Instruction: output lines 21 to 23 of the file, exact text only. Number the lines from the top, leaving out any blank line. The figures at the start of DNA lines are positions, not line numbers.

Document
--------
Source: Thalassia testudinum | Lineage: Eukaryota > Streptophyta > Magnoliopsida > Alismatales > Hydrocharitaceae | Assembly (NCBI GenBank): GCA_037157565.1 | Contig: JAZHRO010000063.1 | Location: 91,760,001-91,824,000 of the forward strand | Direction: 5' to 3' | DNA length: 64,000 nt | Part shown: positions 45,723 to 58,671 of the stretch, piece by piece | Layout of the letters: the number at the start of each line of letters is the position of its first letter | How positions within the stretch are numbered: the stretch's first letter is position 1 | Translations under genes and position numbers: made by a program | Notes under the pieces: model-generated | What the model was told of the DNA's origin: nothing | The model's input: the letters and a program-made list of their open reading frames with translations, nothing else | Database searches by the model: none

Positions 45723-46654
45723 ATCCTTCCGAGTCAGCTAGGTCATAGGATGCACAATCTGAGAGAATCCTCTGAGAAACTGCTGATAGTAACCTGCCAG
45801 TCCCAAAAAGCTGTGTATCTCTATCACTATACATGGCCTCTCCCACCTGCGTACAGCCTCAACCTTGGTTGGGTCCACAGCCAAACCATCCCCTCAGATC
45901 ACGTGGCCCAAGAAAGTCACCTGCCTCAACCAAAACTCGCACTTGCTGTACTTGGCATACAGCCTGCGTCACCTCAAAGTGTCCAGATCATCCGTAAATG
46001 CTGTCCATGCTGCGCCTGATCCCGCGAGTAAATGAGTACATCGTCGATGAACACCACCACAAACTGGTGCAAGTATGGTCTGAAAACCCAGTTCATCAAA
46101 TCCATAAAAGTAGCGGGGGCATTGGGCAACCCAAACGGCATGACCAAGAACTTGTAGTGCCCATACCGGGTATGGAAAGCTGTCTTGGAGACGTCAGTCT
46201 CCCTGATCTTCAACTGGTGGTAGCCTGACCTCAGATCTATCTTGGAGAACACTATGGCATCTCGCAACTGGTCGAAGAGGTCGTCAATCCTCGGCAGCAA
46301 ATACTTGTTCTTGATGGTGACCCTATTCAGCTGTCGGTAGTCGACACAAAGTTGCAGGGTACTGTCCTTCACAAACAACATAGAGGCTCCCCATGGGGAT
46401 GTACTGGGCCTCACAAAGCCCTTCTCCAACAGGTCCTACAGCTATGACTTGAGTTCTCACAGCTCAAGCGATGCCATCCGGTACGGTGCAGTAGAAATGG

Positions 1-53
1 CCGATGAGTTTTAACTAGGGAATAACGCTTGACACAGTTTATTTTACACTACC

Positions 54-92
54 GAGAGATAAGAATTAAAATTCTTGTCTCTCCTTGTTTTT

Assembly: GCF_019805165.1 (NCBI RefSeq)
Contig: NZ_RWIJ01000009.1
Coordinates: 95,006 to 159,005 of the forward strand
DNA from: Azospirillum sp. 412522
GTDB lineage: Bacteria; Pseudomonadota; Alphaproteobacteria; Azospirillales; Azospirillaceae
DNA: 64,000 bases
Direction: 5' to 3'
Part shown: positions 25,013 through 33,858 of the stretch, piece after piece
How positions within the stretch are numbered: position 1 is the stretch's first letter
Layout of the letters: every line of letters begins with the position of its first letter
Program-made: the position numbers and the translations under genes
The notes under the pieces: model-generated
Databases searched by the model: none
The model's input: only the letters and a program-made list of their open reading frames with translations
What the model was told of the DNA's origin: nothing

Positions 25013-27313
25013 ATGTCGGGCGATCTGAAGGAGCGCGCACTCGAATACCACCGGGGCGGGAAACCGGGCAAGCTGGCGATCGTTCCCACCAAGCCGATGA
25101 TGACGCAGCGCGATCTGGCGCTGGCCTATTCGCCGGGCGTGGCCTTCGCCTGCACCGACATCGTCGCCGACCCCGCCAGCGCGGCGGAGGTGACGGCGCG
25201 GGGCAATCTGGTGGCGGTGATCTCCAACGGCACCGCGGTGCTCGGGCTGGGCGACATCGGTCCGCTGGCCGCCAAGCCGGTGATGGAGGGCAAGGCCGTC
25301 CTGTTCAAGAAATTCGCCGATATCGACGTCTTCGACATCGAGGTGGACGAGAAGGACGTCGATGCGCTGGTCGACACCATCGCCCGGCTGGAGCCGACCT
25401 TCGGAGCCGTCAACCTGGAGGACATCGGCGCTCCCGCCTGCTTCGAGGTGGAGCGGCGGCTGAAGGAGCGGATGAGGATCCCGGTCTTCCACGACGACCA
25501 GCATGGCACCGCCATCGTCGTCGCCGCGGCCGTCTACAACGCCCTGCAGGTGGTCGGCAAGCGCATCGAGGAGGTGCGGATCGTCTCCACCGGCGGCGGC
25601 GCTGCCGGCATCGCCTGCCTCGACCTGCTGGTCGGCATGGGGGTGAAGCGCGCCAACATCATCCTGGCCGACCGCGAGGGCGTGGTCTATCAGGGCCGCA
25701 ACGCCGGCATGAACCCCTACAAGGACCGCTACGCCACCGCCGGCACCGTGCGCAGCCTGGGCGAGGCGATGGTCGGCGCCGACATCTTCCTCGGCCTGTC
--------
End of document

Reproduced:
Direction: 5' to 3'
Part shown: positions 25,013 through 33,858 of the stretch, piece after piece
How positions within the stretch are numbered: position 1 is the stretch's first letter